Public Building and Environmental Standards
From: normangauss (normangausscharter.net)
Date: Mon, 20 Dec 2004 08:01:01 -0800 (PST)
Laura:

    Is a public building such as a common house subject to public health
rules?  Does our kitchen need to adhere to public health standards of
sanitation and cleanliness?  Does our building need to be maintained in a
habitable condition during "Occupied" periods?  By habitable, I mean
ventilated and heated according to the "general accepted standards of
habitability".

Norm Gauss
Oak Creek Commons
Paso Robles, CA

----- Original Message ----- 
From: "Laura Fitch" <lfitch [at] krausfitch.com>
To: "Developing cohousing - collaborative housing communities"
<cohousing-l [at] cohousing.org>
Sent: Monday, December 20, 2004 7:32 AM
Subject: Re: [C-L]_ Is the Common House a Public Building?


> Joani et al,
>
> There is absolutely no other way that the common house can be interpretted
> in Massachusetts (or Vermont, Maine, or NY) code other than as a Public
> Building.  It is a building with public access.  I don't know about you,
but
> we REGULARLY have political and social events - things like soccer parties
> where the community at large is invited to.
>
> Even in the case of a condominium project, Massachusetts code would
require
> that all the public areas (lobbies, halls, laundry rooms, common room) be
> public in terms of handicap ACCESS and EGRESS.  There are bizarre ways of
> getting around some requirements, such as putting doorbells in the lobby
> instead of at individual doors, etc.
>
> That does not necessarily mean that there cannot be areas in a common
house
> (in Mass) that are for residents only.  That is how we handleds the
basement
> of Pathways Cohousings common house - They agreed to limit access to
> residents only, and to install a lift at any future date where the
basement
> was opened for others.
>
> The inspector doesn't care how toilets are used (male vs femaile) AFTER
the
> fact.  They just want the total toilet count to match the intended use.
In
> most cases, the intended use of a common house includes big parties and
any
> code dictated occupancy count will probably determine 2-4 toilets needed.
> I've never seen ANY requirement for stall type toilets vs individual
toilet
> rooms in any code that I can think of.  In large communities, the code
> usually requires 2-3 toilets which we handle in 2-3 toilet rooms (1 of
which
> is handicap accessible - the non-accessible toilet rooms can be VERY
SMALL).
> Stall type toilet rooms may be a good solution for a building that
requires
> many toilets - but I do not think they are appropriate for a typical
common
> house - where you want privacy and a residential feel.
>
> Kitchens - we usually find it is not a case of public vs private, but
> commercial vs. residential.  The inspectors do not want to see any frying.
> If you intend to fry things - then you will definately need a fire
> suppression hood.
>
> Best, Laura
>
> Laura E. Fitch, AIA
> Principal Architect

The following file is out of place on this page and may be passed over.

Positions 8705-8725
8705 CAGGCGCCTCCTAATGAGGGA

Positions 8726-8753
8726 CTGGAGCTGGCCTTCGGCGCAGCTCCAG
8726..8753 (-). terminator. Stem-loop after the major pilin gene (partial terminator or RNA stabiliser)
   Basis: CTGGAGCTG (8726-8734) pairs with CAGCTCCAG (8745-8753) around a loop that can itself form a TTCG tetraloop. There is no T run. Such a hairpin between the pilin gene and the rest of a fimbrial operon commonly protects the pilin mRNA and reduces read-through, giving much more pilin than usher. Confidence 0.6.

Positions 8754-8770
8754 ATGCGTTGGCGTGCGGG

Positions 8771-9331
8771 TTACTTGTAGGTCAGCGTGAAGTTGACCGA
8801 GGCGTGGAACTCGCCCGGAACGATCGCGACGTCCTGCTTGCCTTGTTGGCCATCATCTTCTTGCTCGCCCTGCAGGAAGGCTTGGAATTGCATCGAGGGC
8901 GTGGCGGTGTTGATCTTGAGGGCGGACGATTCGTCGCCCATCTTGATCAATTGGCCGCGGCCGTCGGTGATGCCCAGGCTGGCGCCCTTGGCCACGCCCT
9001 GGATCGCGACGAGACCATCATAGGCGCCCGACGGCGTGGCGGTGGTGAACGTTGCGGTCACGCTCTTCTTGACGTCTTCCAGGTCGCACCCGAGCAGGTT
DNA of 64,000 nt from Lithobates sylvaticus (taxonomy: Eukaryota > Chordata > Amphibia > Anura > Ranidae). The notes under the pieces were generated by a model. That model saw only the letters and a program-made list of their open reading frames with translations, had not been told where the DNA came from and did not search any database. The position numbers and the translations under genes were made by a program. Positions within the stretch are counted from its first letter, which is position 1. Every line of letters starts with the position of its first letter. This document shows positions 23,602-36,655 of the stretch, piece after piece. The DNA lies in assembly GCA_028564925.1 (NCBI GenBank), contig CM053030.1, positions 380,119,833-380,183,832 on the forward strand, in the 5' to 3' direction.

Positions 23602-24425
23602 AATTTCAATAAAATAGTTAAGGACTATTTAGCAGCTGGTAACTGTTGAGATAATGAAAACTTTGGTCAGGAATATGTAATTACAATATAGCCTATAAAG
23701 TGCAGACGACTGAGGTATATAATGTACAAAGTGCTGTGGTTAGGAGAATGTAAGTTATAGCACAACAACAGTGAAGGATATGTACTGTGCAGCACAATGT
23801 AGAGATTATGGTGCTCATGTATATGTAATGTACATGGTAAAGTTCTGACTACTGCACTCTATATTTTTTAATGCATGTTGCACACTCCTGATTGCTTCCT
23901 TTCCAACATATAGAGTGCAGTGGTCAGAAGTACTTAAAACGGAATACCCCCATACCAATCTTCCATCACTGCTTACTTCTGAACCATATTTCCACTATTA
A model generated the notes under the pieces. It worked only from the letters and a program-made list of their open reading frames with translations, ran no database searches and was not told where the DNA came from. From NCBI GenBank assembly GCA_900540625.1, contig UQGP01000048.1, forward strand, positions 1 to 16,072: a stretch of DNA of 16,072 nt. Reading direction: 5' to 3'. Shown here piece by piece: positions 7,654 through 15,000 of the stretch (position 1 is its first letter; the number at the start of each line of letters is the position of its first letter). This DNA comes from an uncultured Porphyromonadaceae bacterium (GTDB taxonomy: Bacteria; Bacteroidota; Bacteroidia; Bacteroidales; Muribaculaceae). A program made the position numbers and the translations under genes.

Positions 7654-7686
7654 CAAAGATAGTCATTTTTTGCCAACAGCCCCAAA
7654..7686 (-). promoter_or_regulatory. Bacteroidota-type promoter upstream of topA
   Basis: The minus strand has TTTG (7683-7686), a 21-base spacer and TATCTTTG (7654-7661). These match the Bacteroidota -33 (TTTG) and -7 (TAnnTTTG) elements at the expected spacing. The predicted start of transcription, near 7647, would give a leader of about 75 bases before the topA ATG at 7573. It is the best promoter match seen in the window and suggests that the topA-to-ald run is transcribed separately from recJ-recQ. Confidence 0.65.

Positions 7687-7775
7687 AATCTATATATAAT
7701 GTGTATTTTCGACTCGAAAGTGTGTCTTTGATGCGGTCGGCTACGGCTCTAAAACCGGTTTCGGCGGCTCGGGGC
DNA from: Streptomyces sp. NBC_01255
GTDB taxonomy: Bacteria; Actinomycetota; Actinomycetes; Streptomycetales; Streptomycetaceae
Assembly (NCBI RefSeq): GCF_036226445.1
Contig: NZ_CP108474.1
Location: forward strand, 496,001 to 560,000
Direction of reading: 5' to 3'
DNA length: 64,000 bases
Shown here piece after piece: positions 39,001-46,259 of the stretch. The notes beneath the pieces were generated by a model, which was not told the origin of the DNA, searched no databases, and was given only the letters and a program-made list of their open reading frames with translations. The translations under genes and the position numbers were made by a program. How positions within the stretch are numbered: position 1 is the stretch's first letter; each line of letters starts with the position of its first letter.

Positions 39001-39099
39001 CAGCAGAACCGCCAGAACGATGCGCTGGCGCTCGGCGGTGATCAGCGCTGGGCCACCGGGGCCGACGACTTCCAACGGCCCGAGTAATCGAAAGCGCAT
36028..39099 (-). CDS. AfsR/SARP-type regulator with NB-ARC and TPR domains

>
> Kraus-Fitch Architects, Inc.
> 110 Pulpit Hill Road
> Amherst, MA  01002
>
> 413-549-5799
> 413-549-7918 (fax)
> lfitch [at] krausfitch.com
> ----- Original Message ----- 
> From: "Joani Blank" <joani [at] swansway.com>
> To: <cohousing-l [at] cohousing.org>
> Sent: Friday, December 17, 2004 10:52 PM
> Subject: RE: [C-L]_ Is the Common House a Public Building?
>
>
> > I am surprised to hear that you had to consider your common house a
public
> > building.  You aren't serving public meals there. You are serving meals
to
> > residents of your community on a part of the property that belongs to
all
> > of you,  How is that any different from any one of  your neighbors
having
> a
> > bunch of his/her neighbors in for dinner at his/her house?  Or folks who
> > live in a conventional condo having occasional--or even
regular--potlucks
> > in their community room. I'm also surprised to hear about the
requirement
> > for stall toilets. Did they require you to have separate men's and
women's
> > bathrooms too?
> >
> > Joani Blank
> > Swan's Market Cohousing
> > Oakland, CA
> >
> >
> > Eileen McCourt wrote:
> >
> > As far as I know, we were able to avoid the health dept. rules for a
> > "commercial" kitchen, but we do meet the standards for a "public"
> building -
> > one of the reasons we have the stall toilets that we do.  We were not
> > allowed to have regular residential bathrooms because of the use of the
> > building.  As far as the city is concerned, we are a public building,
same
> > for the pool, etc.  We are following all of those requirements.
> >
> > --eileen
> >
> >
> >
> > -----Original Message-----
> > From: normangauss [at] charter.net [mailto:normangauss [at] charter.net]
> > Sent: Monday, December 13, 2004 11:22 PM
> > To: Developing cohousing - collaborative housing communities
> > Subject: [C-L]_ Is the Common House a Public Building?
> >
> > Does anybody know whether California regulations for public buildings
> apply
> > to cohousing common houses?
> >
> > We have a kitchen that serves public meals.  We have restrooms that
serve
> > groups of visitors.  We have guestrooms in which visitors are lodged.
Are
> > these kinds of facilities considered "public" and therefore expected to
be
> > held to standards set by the state government?
> >
> > Norm Gauss
> > Oak Creek Commons Cohousing
> > Paso Robles, CA  93446
> >
> >
> >
> >
> > _________________________________________________________________
> > Cohousing-L mailing list -- Unsubscribe, archives and other info at:
> > http://www.cohousing.org/cohousing-L/
> >
> >
>
>
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